So who is the Maze Team? They’ve been very courteous and professional in responding to my inquiries, and when I asked them to tell me a bit about themselves, they replied:

we are RaaS from North Korea for a limited set of people. The number of our team members is not constant.

Are they really North Koreans, though? And does it make any difference? Here’s something to think about:

If they are North Korean, are they state-sponsored at all? If it’s possible that they are, could people paying ransom to them be providing direct support to a country that the U.S. has declared a “state sponsor of terrorism?”

Although (and as we have reported previously) the federal government has never prosecuted any ransomware victim for paying ransom  (nor will they, we have been told), theoretically, the government could prosecute a victim who paid ransom to an attacker if by paying the ransom, the victim was funding terrorism or otherwise providing support to terrorists.

Unlikely in this case, right?  Okay, now consider this: you’re attacked and given a ransom demand. You contact your insurer who asks you what is known about the attackers.  You tell them that as far as you know, they claim to be North Korean hackers. Your insurance company, who specializes in finding loopholes so they don’t have to pay out, turns around and says, “No way will we cover you for making a payment to what may be a state-sponsored actor, because that payment could be illegal.”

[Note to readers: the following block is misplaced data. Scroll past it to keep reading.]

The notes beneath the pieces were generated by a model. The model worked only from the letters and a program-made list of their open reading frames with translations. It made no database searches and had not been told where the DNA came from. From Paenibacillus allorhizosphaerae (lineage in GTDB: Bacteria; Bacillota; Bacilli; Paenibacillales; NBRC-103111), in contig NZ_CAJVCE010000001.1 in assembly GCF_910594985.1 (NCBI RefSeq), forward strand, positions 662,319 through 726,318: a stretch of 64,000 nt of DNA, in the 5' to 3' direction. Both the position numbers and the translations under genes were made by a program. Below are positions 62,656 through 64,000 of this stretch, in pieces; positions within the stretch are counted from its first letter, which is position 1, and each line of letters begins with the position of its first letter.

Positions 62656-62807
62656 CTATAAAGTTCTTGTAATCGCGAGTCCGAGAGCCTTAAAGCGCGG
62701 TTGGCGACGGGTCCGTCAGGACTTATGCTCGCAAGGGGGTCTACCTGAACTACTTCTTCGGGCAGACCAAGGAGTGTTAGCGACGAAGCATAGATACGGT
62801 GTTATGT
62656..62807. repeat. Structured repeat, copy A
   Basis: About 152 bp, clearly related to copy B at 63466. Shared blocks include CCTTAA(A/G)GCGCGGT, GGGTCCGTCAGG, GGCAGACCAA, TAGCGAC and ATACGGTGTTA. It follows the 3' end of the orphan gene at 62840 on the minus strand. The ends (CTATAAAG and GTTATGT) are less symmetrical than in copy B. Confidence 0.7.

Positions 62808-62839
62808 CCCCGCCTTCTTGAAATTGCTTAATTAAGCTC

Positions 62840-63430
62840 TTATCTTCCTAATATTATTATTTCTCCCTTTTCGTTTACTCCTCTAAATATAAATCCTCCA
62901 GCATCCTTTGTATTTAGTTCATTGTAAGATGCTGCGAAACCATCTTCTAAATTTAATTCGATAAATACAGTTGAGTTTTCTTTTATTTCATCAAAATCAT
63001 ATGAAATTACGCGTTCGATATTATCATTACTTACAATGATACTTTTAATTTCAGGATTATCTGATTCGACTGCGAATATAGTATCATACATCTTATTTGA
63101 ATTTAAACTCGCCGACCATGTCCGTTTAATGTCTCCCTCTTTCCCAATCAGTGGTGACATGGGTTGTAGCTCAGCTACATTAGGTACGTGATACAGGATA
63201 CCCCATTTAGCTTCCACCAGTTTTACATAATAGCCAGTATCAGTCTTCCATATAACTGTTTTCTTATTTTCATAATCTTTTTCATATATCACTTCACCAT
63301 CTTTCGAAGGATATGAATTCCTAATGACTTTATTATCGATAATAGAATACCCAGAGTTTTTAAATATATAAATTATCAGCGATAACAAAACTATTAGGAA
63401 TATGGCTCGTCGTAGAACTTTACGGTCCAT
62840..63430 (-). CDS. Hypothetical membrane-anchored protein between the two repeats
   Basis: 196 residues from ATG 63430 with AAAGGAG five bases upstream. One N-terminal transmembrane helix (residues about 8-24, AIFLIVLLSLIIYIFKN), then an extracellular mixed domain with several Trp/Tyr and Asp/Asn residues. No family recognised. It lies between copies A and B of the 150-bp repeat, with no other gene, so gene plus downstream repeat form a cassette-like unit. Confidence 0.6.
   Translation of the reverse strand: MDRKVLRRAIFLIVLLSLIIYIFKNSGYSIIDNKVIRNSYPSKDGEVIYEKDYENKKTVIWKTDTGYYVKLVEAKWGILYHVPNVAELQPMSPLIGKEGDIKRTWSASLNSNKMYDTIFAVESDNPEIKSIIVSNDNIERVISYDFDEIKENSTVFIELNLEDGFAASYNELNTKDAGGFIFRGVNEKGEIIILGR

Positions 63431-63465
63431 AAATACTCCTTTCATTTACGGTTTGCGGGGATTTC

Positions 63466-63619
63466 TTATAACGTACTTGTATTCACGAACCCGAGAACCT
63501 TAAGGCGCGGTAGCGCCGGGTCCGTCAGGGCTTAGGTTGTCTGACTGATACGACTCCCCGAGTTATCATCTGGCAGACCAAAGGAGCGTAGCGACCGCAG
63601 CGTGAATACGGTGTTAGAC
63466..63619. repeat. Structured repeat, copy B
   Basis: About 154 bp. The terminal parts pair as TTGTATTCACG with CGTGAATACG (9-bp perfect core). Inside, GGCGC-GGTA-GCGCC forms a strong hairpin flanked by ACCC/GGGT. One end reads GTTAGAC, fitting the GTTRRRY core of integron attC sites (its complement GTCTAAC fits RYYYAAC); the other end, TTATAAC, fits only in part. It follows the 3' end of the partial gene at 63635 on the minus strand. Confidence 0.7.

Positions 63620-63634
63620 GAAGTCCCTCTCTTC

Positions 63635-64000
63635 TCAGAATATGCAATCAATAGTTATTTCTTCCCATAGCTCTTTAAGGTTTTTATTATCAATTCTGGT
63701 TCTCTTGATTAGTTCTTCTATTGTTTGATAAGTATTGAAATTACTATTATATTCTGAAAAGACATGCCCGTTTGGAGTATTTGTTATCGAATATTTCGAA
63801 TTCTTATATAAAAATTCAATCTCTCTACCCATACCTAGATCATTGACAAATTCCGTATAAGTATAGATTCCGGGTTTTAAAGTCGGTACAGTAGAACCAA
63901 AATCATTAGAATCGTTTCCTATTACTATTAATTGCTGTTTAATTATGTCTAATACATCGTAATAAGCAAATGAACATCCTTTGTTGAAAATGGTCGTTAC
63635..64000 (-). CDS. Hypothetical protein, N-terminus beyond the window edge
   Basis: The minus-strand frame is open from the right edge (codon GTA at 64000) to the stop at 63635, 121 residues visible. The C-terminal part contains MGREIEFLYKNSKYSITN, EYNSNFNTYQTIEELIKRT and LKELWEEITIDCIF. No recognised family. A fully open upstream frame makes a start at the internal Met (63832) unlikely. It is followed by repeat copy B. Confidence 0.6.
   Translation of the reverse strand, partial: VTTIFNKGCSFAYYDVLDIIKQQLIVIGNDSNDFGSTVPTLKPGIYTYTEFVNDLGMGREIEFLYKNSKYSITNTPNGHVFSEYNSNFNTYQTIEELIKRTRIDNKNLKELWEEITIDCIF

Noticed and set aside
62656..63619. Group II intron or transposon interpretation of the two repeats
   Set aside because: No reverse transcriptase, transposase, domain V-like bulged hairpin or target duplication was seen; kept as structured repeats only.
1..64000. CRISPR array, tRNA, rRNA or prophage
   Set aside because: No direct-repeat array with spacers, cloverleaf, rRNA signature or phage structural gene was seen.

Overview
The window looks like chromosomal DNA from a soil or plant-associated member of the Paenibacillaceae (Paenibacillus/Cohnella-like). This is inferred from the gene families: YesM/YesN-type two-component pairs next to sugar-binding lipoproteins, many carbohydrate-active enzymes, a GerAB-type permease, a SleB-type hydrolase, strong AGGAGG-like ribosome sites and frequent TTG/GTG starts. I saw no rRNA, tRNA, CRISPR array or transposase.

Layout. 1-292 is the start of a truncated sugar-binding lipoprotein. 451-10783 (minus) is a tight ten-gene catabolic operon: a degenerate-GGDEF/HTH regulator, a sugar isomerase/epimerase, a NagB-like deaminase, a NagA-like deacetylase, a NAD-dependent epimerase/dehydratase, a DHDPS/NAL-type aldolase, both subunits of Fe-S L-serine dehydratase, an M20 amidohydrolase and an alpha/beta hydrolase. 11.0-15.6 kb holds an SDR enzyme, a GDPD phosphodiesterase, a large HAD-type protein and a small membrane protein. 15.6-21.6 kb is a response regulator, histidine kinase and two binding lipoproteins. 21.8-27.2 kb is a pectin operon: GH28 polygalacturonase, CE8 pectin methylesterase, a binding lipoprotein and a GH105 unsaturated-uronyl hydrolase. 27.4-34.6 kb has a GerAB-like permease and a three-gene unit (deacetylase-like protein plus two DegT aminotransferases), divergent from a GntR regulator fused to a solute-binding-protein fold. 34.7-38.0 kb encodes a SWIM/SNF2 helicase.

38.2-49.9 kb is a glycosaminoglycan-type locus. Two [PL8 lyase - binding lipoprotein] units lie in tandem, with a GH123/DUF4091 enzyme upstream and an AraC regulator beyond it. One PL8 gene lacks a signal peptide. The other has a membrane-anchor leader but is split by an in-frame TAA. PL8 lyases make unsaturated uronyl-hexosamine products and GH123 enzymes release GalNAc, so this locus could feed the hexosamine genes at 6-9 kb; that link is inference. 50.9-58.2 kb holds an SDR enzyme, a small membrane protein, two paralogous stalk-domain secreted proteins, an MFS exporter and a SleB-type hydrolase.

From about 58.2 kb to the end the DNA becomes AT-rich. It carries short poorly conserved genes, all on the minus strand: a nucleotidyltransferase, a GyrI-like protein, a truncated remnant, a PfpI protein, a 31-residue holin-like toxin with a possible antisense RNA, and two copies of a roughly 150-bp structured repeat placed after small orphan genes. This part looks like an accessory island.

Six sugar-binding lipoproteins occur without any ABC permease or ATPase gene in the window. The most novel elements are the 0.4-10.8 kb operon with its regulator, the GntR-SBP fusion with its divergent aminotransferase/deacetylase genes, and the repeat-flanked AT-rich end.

Could that happen? Do you know what your insurer would say or do? You might want to find out now instead of when your business is on fire. Maybe neither of those scenarios come to pass, but I included them here to get people thinking before the fact instead of after it.

Maze Team’s Model is Being More Widely Adapted